When Michael Jackson died in 2009, the superstar’s estate tax attorneys estimated the value of Jackson’s likeness and image at a mere $2,105. The IRS came back with what was most likely a more realistic estimate of Jackson’s image of a whopping $434 million. The difference is worth millions of dollars to Jackson’s estate and to the IRS, who can theoretically tax that asset at 40 percent.Jackson’s tax battle is due to commence in US tax court, in February, 2017.
Prince’s recent death presents similar problems for the IRS and the popstar’s estate tax lawyers.
“This could be very ground-breaking,” said Jonathan Blattmachr of the estate planning advisory group of Pioneer Wealth Partners. The way this is handled by the IRS could change the way big-name celebrities plan their estates, especially with regard to rights to their images.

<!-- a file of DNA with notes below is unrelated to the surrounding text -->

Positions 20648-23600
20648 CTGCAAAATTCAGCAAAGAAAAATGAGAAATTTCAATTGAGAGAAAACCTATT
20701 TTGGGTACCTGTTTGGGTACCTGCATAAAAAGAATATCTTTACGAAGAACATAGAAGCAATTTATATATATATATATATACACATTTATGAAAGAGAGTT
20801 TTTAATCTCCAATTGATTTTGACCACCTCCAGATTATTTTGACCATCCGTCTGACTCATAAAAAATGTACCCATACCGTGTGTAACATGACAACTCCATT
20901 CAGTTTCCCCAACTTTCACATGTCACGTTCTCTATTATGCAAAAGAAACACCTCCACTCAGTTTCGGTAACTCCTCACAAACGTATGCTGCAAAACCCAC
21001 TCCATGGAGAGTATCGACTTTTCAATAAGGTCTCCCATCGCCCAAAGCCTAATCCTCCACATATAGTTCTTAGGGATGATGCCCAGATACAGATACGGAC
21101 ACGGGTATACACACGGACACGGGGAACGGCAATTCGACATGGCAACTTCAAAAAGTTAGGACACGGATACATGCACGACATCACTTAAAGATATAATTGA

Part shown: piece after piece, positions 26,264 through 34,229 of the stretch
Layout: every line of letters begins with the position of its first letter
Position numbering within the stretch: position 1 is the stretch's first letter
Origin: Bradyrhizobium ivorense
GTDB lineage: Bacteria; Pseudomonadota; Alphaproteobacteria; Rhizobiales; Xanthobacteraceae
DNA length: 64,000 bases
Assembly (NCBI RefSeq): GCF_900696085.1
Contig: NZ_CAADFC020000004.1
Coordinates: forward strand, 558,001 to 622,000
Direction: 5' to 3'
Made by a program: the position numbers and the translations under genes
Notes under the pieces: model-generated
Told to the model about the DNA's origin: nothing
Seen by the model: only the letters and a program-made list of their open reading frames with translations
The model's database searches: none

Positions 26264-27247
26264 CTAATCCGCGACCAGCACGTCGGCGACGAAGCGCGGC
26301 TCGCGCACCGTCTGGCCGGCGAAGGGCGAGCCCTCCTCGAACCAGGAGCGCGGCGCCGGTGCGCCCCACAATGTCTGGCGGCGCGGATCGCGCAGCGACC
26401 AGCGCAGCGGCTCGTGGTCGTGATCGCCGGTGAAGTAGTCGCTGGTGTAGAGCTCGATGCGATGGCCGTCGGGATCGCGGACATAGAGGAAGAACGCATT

Despite the several similar examples to learn from, there are still practically no rules to guide the IRS or taxpayers when it comes to taxing the worth of an image, likeness or name. One solution suggested by Blattmachr would be to exempt the value of names and likenesses from estate taxes and instead tax future earnings from the image as ordinary income, not capital gains.
“Michael Jackson will be different from Prince who will be different from Madonna,” Mr. Blattmachr said. “It’s horribly speculative as to what the value is.”